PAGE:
“It’s coming back — like most things do,” he said. “Any manufacturer would love to have zero waste because it means zero lost investments, zero lost money, zero lost value.”
Despite what might have been some missed opportunities, Chattanooga continues to be recognized for its environmental turnaround.
CBS’ “Early Morning Show” in February highlighted Chattanooga as one of the four best places in the world for a “green vacation.” Other sites included the Galapagos Islands in South America; the car-free islands near Key West, Fla.; and Burlington, Vt., billed as the most sustainable city in America.
“Clearly, there has been and continues to be an effort in the community to make us more sustainable,” Mr. Kinsey said. “It didn’t make sense to me to put all of our eggs in that basket.”
Jobs records bear that out.
Chattanooga’s job growth in the 1990s was nearly 30 percent below the rest of Tennessee, according to the U.S. Bureau of Labor Statistics.
Records also show that since the Chamber of Commerce launched its “Tell the World” campaign to recruit a more diverse mix of business in 2003, Chattanooga’s employment growth has stayed slightly ahead of the statewide rate.
As for tomorrow, Karen Hundt, director of the Planning & Design Studio since 2001 and active during the 1990s in steering Chattanooga’s sustainable city movement, said Chattanooga can catch up.
“It means we’ve just got to get back on track and get busy,” she said. “One of the great things about this community is that almost always we can find a way to get it done.”
In the private sector, Greenspaces, backed by the Lyndhurst and Benwood foundations and RiverCity Co., is a three-year, $2 million initiative started in January to spur local builders and designers to develop more energy-efficient and environmentally friendly buildings in Chattanooga.
“I think as a community in the 1990s, we kind of dropped the ball,” said Jeff Cannon, director of Greenspaces. “But there are some encouraging signs again.”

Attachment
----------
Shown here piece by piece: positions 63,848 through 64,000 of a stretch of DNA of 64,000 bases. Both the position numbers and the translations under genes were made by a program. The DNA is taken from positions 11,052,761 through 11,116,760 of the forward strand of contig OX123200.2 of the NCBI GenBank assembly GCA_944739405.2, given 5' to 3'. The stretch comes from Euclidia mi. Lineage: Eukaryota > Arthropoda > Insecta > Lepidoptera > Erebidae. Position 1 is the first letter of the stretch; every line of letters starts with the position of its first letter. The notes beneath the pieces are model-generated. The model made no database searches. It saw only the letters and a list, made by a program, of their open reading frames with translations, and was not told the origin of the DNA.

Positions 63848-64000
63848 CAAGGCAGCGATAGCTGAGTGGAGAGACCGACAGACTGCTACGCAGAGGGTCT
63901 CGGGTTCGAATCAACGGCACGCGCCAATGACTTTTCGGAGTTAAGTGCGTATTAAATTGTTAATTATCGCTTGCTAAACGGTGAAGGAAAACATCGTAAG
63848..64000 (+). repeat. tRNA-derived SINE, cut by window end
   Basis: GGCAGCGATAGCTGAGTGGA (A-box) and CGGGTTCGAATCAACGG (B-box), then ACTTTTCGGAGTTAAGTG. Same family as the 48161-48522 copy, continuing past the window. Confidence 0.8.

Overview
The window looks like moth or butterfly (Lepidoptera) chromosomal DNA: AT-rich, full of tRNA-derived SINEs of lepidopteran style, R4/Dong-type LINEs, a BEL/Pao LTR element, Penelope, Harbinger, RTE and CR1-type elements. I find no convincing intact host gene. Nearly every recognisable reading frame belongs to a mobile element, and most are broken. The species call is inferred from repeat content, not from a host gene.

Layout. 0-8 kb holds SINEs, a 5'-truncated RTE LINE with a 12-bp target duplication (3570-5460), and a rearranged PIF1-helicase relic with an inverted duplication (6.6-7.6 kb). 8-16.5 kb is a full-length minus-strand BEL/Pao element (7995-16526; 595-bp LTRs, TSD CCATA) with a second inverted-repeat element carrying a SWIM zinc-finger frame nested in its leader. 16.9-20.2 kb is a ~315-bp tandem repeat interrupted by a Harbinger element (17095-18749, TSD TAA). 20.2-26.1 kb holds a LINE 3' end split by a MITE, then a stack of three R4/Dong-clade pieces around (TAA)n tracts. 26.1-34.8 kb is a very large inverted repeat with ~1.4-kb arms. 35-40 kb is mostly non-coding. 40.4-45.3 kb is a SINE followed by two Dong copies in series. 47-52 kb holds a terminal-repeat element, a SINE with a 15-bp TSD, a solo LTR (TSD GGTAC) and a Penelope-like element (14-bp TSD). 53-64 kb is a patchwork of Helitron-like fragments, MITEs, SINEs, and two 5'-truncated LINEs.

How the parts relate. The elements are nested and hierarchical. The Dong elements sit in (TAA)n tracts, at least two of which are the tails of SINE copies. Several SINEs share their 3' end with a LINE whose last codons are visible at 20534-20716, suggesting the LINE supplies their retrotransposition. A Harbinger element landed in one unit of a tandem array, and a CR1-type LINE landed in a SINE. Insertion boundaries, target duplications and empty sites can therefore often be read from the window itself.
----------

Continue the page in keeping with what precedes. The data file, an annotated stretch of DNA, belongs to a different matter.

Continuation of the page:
BlueCross BlueShield of Tennessee plans to gain green certification for its $299 million office complex being built on Cameron Hill — the largest Leadership in Energy and Environmental Design building in Tennessee.
J. Ed. Marston, director of marketing for the Chattanooga Area Chamber of Commerce, said the city’s new “Can Do” brand still touts the idea of promoting a cleaner and greener community.
Wayne Cropp, an environmental attorney who once headed the Chattanooga-Hamilton County Air Pollution Control Bureau, points to four local brownfield projects as real-time greening.
“It’s not too late to plant our flag, if you will, about environmental initiatives,” he said.
Mr. Cropp now leads the Enterprise Center, an umbrella nonprofit organization overseeing more than a dozen federally funded entities, many of which have a technology focus.
“We’ve matured as a community, and the environmental movement has matured. We can use that to our advantage,” he said.
Pam Sohn has been reporting or editing Chattanooga news for 25 years. A Walden’s Ridge native, she began her journalism career with a 10-year stint at the Anniston (Ala.) Star. She came to the Chattanooga Times Free Press in 1999 after working at the Chattanooga Times for 14 years. She has been a city editor, Sunday editor, wire editor, projects team leader and assistant lifestyle editor. As a reporter, she also has covered the police, ...